What are the duties of an AIF?

An AIF is responsible for maintaining accurate and diligent records of all transactions and decisions that he or she makes on the principal’s behalf. Some of the types of decisions that an AIF can make include gifts of money, financial decisions, and the recommendation of a guardian for the principal’s minor children or dependents. The principal can designate any adult as his or her AIF, including an adult child or trusted friend. A principal might designate their attorney or accountant to serve as AIF if her affairs are complex enough to justify the cost of appointing a professional fiduciary.

What is an advance directive?

An advance healthcare directive provides specific instructions to healthcare providers if you are in a coma, in a vegetative state, terminally ill, or so sick that you are unable to communicate. The advance directive tells your treating physicians what measures they should use to treat you or when to stop using those measures. In many cases, people use advanced healthcare directives to let their physicians know that they do not want any extraordinary life-saving measures used.

What is a healthcare power of attorney?

A health care power of attorney is a form of advanced healthcare directive that allows you to appoint someone to make healthcare decisions for you in the event that you are unable to make them for yourself. When appointing an agent under a healthcare power of attorney, you should nominate a person who is well aware of your thoughts concerning medical treatments you would or would not pursue and is able to carry out your intentions.

Can I have both?

At Quinn, Racusin & Gazzola, we counsel clients to execute health care POAs that also contain advance directives because it is important to specify your wishes to the extent one can foresee circumstances and to provide guidance to your health care agent. If the instructions do not provide a clear answer, then your agent will be authorized to tell your medical providers what you would have wanted in that situation.

Can a POA be revoked?

The principal can revoke a POA if she has legal capacity to understand the significance of her revocation on a fundamental level. She need not comprehend every possible effect of the revocation.

I recently received a diagnosis for progressive dementia. When should I execute a POA?

Your doctor will make a recommendation, but it is a good idea to raise the topic with her as soon as possible after diagnosis. Some kinds of dementia progress slowly and some kinds progress rapidly. It is possible to lose capacity to execute a POA by waiting too long. In that case, the court will need to create a guardianship.

What is a guardianship?

A guardianship is a court-supervised appointment that is used when individual can no longer make sound or safe decisions regarding the care of his or her person or property and that person has not designated an agent under a POA. A court may also appoint a guardian when an individual has become exposed or susceptible to undue influence and fraud.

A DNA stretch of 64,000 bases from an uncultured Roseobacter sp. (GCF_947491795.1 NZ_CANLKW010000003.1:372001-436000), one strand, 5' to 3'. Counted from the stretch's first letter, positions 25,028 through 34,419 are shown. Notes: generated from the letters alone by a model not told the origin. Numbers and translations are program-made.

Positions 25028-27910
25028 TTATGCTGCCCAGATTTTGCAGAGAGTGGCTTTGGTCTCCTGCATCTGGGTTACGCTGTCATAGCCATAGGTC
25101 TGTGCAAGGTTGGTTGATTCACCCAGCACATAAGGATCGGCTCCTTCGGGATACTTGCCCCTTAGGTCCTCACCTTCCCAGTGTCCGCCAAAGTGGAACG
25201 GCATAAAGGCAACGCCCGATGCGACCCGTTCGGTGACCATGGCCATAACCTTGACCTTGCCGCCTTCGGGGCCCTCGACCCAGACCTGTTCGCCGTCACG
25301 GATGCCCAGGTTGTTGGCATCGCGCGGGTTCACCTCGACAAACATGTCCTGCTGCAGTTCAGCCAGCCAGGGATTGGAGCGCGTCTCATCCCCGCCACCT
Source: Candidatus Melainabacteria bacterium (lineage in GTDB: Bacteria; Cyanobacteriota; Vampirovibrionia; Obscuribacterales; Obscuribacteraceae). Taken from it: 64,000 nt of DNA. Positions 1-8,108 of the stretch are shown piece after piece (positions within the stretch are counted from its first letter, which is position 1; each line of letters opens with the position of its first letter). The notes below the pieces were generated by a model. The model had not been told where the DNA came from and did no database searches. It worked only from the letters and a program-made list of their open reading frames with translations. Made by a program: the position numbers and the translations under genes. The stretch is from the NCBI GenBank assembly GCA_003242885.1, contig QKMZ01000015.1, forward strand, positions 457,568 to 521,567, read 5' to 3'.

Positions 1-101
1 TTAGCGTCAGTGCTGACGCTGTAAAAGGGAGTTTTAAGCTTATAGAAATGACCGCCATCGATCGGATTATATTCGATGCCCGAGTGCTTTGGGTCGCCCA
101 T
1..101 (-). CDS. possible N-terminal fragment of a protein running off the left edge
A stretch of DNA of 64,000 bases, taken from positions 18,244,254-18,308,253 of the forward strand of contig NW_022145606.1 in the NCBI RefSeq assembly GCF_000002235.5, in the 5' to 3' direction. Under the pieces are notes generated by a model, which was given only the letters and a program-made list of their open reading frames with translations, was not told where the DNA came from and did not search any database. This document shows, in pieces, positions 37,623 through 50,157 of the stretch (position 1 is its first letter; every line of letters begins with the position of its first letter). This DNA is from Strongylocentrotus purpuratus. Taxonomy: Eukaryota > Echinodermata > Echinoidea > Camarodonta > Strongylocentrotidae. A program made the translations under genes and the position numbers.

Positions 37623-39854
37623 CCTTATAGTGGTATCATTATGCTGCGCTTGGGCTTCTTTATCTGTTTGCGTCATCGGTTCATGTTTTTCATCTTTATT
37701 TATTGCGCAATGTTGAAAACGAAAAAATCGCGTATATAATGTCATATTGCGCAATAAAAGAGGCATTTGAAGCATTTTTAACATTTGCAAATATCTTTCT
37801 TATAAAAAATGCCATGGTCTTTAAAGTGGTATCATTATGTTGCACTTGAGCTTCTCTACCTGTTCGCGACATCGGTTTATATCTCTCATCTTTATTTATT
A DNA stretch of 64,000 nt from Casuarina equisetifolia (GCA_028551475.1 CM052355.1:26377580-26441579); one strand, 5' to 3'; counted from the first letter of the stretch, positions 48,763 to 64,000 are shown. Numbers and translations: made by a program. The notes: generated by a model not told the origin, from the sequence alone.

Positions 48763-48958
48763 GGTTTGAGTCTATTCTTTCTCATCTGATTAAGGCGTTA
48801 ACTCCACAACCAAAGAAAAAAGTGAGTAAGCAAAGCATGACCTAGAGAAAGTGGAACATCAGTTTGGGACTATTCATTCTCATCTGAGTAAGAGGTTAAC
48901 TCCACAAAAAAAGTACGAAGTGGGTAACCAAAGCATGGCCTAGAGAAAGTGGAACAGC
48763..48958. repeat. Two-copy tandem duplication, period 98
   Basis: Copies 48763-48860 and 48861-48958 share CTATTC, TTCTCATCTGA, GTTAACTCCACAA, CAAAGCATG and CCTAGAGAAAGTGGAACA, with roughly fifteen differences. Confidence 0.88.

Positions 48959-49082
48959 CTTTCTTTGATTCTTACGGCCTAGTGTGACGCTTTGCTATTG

A guardianship essentially involves removing an individual’s legal rights, so great care and attention is paid during the appointment process. To appoint a guardian, an individual must petition the court that provides a detailed and thorough explanation of the events or concerns necessitating the appointment of a guardian. Typically, most states require that the individual seeking the appointment of a guardian (also referred to as the Petitioner) provide sufficient notice to all individuals affected by the proceeding, in addition to providing the individual in question with independent legal counsel. The law also usually requires a heightened standard of proof, clear and convincing evidence, of the individual’s lack of capacity and provides the individual alleged to be incapacitated with the right to a jury trial.

How do the duties of a guardian compare to that of an AIF?

The duties of a guardian (referred to as “guardian of the person” in some jurisdictions) and a health care agent under a power of attorney are similar.  They both make decisions about medical treatment, living arrangements, and end of life care for the individual requiring assistance.  The primary difference is that a guardian is appointed by the Court and subject to Court supervision, which is more expensive and public. Generally, the need for the appointment of a Guardian is eliminated when a person plans for incapacity by executing a Health Power of Attorney appointing a health agent and one or more alternate or successor agents.

What is a conservator?

As recently spotlighted by the Britney Spears case, a conservator (referred to as “guardian of the estate” in some jurisdictions) is a person who only handles the financial affairs of the individual requiring assistance. A Court appoints a Conservator when a person is unable to manage their own financial affairs and has not planned for incapacity by executing tend to protect the subject from bringing about their own financial ruin whereas guardianships are necessary when the subject cannot take care of themselves effectively at all. 

Can a POA be challenged?

Yes. A court may invalidate a POA if it was procured by fraud, coercion, or if undue influence exerted on the principal or if someone can prove the principal could not understand what she signed (i.e. she lacked capacity).  It may also be challenged is the person acting as your agent is not acting in your best interest.

If you think someone might try to challenge your POA, retaining a lawyer can help prevent that person from being successful.

Contact an Experienced Estate Planning Law Firm Serving DC, Northern Virginia & Maryland That You Can Trust

The estate planning attorneys at Quinn, Racusin & Gazzola Chartered are here to help whether you are just beginning to consider estate planning or need to update an existing plan for DC, Virginia or Maryland.